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You have found 219 entries after clicking on a search link (usually the MORE information link) in a matrix cell. Sorted by the main topic addressed, the list shows in orange the type of entry, year the original document was published (or if one of our own documents, the year last updated), and the type of file you will download when you click on the title. In blue is the document’s title followed by a brief description.

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REVIEW 2021 HTM file
Principles of harm reduction for young people who use drugs

[Consultation draft subject to amendment and correction.] A group of paediatric addiction medicine experts in the US review the evidence base and agree on practice considerations for harm reduction for young adults. The principles of care identified in this document include a role for physicians to integrate harm reduction services into their medical practice.

REVIEW 2021 HTM file
Evidence-based treatment of young adults with substance use disorders

[Consultation draft subject to amendment and correction.] A group of paediatric addiction medicine experts in the US review the evidence base and agree on practice considerations for treatment services for young adults. The principles of care identified in this document serve as a roadmap for addressing various limitations, including inadequate clinician training, siloed systems, and the view that relapse is a failure rather than hallmark of a chronic illness.

REVIEW 2017 HTM file
A systematic review of interventions to reduce problematic substance use among transgender individuals: a call to action

Part review, part ‘call to action’, the featured paper highlights the lack of awareness of evidence-based interventions for transgender people, and advocates for ‘culturally-sensitive’ approaches embedded in both general and specialised substance use programmes.

STUDY 2004 PDF file 190Kb
First randomised trial finds methadone helps prisoners control drug use and infection risk

In Australia the first trial to randomly allocate prisoners seeking this treatment to methadone maintenance found substantial reductions in heroin use, injecting and syringe sharing, promising to avert infections and preserve lives.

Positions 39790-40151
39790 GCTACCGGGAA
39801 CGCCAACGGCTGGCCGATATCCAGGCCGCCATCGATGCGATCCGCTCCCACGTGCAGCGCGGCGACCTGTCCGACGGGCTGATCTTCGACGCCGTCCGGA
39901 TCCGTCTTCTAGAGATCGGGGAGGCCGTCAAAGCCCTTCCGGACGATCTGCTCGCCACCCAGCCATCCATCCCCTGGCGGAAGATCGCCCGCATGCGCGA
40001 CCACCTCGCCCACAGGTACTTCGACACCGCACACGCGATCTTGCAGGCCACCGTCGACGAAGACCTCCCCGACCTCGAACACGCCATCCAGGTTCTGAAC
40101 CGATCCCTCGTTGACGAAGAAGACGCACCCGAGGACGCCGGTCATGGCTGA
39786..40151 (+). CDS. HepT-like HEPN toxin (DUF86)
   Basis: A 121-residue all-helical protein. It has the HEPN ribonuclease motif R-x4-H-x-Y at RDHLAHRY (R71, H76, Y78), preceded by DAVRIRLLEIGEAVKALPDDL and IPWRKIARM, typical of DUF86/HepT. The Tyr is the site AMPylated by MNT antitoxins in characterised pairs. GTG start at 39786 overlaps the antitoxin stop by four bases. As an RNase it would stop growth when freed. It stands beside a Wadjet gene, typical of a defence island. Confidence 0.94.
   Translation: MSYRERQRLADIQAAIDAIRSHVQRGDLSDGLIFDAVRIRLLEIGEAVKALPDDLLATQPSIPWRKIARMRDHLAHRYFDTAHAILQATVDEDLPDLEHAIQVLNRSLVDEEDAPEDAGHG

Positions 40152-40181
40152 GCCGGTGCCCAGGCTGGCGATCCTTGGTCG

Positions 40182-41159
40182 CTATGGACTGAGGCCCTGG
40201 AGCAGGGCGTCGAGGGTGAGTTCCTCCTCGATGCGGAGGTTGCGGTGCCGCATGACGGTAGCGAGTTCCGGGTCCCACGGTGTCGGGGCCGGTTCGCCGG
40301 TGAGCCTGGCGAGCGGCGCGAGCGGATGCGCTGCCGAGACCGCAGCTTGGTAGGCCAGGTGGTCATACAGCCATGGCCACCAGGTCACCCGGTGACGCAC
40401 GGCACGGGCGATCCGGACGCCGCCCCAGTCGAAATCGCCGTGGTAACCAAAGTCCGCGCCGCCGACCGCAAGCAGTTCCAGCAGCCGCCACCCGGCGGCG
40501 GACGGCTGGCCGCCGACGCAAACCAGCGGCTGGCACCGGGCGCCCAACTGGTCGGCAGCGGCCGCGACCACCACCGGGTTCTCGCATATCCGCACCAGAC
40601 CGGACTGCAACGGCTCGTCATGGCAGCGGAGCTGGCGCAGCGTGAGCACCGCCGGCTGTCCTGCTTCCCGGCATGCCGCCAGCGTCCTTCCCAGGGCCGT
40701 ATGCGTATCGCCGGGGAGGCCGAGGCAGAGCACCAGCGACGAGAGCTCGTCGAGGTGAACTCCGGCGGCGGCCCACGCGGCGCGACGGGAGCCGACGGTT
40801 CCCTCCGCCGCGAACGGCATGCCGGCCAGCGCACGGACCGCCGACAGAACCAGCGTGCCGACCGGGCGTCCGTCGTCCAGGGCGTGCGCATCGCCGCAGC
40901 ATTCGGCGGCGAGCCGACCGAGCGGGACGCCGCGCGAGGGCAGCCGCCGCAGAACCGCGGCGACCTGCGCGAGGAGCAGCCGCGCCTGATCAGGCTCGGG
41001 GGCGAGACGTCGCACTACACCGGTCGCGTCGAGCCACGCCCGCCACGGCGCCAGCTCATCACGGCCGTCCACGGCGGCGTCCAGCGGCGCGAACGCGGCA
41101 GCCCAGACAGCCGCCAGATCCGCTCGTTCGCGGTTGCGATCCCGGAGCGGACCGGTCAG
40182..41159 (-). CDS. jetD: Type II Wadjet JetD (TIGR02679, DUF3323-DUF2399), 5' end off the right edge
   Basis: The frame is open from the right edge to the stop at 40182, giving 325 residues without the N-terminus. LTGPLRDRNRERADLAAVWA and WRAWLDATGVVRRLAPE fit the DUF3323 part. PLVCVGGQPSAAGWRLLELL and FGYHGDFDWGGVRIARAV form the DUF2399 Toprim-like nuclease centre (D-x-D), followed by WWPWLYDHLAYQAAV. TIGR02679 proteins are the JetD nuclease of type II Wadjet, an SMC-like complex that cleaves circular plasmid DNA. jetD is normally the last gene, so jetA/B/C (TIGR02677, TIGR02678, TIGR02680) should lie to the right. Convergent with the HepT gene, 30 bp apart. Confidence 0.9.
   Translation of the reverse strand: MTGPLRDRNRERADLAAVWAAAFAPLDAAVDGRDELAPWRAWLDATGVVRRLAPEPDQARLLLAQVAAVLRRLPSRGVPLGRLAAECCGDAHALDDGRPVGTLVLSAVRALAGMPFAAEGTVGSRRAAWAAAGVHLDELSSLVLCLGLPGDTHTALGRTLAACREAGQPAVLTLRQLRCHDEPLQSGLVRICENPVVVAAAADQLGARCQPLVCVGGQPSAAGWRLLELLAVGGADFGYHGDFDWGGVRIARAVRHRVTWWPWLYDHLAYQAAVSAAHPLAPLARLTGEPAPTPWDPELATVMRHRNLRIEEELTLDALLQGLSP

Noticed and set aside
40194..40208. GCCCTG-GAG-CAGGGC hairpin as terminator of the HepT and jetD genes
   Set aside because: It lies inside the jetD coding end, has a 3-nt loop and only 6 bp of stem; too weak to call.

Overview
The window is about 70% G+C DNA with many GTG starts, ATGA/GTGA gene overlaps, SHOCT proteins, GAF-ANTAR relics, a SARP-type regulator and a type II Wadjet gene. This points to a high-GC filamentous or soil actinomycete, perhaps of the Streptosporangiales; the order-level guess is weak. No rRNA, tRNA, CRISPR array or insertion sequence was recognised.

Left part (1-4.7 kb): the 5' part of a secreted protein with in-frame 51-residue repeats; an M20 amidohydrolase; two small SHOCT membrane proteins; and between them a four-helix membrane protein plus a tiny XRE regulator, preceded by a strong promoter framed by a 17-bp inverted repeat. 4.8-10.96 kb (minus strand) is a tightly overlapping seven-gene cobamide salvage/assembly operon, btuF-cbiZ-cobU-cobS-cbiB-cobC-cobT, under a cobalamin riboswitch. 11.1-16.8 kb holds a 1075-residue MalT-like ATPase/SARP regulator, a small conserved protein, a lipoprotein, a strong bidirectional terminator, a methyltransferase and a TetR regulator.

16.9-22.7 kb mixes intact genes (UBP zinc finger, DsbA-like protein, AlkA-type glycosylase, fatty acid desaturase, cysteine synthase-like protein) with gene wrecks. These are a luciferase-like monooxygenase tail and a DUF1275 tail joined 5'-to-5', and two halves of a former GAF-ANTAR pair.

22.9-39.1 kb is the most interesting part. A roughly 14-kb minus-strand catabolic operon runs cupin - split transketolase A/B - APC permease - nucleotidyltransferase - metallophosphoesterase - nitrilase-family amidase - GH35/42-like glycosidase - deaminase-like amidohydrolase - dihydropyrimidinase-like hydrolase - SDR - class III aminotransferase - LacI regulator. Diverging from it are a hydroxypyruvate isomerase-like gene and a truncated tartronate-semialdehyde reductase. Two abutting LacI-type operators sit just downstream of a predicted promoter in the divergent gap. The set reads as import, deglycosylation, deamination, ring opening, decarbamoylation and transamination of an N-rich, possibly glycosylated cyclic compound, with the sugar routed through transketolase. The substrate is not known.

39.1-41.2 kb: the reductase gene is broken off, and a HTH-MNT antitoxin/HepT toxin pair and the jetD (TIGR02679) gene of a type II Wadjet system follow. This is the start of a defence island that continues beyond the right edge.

REVIEW 2008 HTM file
Opioid substitution therapy in prisons: reviewing the evidence

Brief but thoroughly researched review commends prison methadone programmes as causing no substantial problems while improving the climate in prison, reducing drug use and infection risk behaviours, and improving post-release treatment uptake and recidivism rates.

STUDY 2005 PDF file 166Kb
Continuity vital after prison treatment

Though the original treatments were diametrically opposed, two long-term follow-up studies have confirmed that post-release continuity is vital to sustain the benefits of treatment in prison.

DOCUMENT 2010 HTM file
The Patel report: Reducing drug-related crime and rehabilitating offenders

Investigation and recommendations from an expert group on drug treatment and interventions for people in prison in England calls for a clear focus on recovery and for the commissioning and coordination measures needed to improve outcomes without extra resources.

STUDY 2012 HTM file
A randomized trial of methadone initiation prior to release from incarceration

This US randomised trial in Rhode Island among formerly opiate dependent prisoners found that starting methadone treatment in prison radically improved treatment uptake on release and reduced heroin and cocaine use over the following six months, confirming results from Baltimore.

STUDY 2009 HTM file
A randomized clinical trial of methadone maintenance for prisoners: results at 12 months postrelease

Starting methadone treatment in prison radically improves treatment uptake on release and reduces heroin and cocaine use over the following year, reports the first US randomised trial among formerly opiate dependent prisoners.

REVIEW 2012 HTM file
The effectiveness of opioid maintenance treatment in prison settings: a systematic review

Largely due to the treatment's health benefits, this review argues that failure to implement effective opioid maintenance programmes in prison represents an important missed opportunity to engage high-risk drug users in treatment, at possibly substantial costs both to individuals and to the community.


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